Shirley and I have grown this sudden obsession with the forest rice after separately spending times with a couple from Byron Bay, Australia, who started the nation’s seedsavers network and foundation. They have been traveling around the world for the purpose of saving heirloom, open-pollinated seeds and raising awareness of how important they are. It happens that the couple, Michel Fanton and Judith Ann Fanton, are in Tanjung Ringgit to do the same.
“We’re thinking about people in Lombok to regain, to find again, their seed common, all the different varieties and species that made up their food in the past,” Michel says in a thick French accent as we drive to Keruak Market to make a video (get ready to see me featured in it in a future post).
“So today we’ll be looking at a bio-cultural [state], because the plant is not just to feed, or to clothe if it’s a fibre, but it’s also to nourish a tradition,” he says.
According to Michel, plants feed not only the body, but also the soul — the need for the continuity of a culture. His words remind me of the time I went to Wangongira Village in North Halmahera, where the people relied on a rice species growing in a river to tell whether or not their future crops would thrive. The rice species has been under threat from tourism and a public water works project. Read the full story here.
According to Michel, it is when hybrid varieties become introduced that the need to use chemicals arise. Hybrid food plants can produce a lot more crops, but at the expense of needing much fertilizer and being fragile to pests and wild shrubs.
Judith, or Jude as she is usually called, says that they have expertise in working with communities similar in lifestyle with those in Lombok. “Like in the Pacific, where the people live in very similar standard with grass huts and self-sufficiency in food and all their crops,” she says.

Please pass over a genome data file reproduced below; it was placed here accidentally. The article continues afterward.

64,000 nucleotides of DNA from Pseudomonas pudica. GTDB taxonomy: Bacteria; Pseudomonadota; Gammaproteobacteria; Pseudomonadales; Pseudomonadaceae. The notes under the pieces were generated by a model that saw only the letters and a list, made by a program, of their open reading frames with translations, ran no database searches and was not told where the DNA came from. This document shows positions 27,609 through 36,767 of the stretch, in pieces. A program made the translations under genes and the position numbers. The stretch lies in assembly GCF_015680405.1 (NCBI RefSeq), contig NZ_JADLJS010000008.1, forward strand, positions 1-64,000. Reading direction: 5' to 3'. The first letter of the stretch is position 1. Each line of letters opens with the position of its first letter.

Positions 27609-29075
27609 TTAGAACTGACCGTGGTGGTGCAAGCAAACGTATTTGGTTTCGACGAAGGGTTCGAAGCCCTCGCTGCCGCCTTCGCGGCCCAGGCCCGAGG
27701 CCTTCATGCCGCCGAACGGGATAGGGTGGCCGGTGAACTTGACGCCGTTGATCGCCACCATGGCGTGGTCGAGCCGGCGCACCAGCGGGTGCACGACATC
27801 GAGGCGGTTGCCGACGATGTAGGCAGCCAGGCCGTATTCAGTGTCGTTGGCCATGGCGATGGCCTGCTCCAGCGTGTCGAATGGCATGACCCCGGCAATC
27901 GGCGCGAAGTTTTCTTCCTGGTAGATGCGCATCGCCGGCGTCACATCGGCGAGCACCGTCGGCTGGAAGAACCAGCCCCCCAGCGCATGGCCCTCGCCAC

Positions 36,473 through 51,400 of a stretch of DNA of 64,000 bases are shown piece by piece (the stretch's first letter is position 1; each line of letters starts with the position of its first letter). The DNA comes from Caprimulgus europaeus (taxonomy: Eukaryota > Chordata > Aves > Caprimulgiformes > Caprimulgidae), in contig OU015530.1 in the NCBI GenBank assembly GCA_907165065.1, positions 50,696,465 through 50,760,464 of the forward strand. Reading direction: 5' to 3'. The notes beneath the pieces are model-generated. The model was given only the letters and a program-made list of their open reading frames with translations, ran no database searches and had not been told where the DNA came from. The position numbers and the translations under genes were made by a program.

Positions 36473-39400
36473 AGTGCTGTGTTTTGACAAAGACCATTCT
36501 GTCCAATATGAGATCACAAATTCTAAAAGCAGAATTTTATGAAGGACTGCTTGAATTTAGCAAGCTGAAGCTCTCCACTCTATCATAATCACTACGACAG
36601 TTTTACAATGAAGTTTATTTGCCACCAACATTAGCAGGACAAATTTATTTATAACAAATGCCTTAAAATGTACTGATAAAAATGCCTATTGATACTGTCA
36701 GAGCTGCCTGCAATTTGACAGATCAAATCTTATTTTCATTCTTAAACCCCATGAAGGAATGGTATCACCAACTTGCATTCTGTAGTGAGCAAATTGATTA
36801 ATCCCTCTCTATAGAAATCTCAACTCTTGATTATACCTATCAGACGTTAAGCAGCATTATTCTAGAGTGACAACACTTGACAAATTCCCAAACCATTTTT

She claims to be able to bring their experience, especially on food quality and food security, to help ensure that the local population improve their diet. The local people, according to her, make some bad food habits by eating too much sugary, fatty, salty, and processed food. There are food insecurity problems in Tanjung Ringgit because of the challenging climate and poor soil.
“We would try and help them find solutions for their herbicide, pesticide, other biocide habits through organic methods of growing. With our expertise in looking for local varieties, we would help make some kind of plan to preserve that, or to find them in the whole of Jerowaro [sub-district] to bring those varieties in to Tanjung Ringgit,” she says.
Jude adds that any agriculture needs to be done in a biodiverse system of mixed fruit trees, vegetables, herbs, spices, and flowers — like in a forest, which is their template for a garden. In short, she is talking about permaculture principles. But I should leave writing about permaculture for another post.
Shirley and I has not been successful in our attempt to find forest rice in Ringgit Cape. But we do have information about their exact whereabouts on the island. We hope to one day make an expedition to Central Lombok to continue our hunt for the forest rice. For now we are really glad to have met Michel and Jude, who have enlightened us on the importance of saving local plant varieties.
Find out more about their network and foundation at seedsavers.net.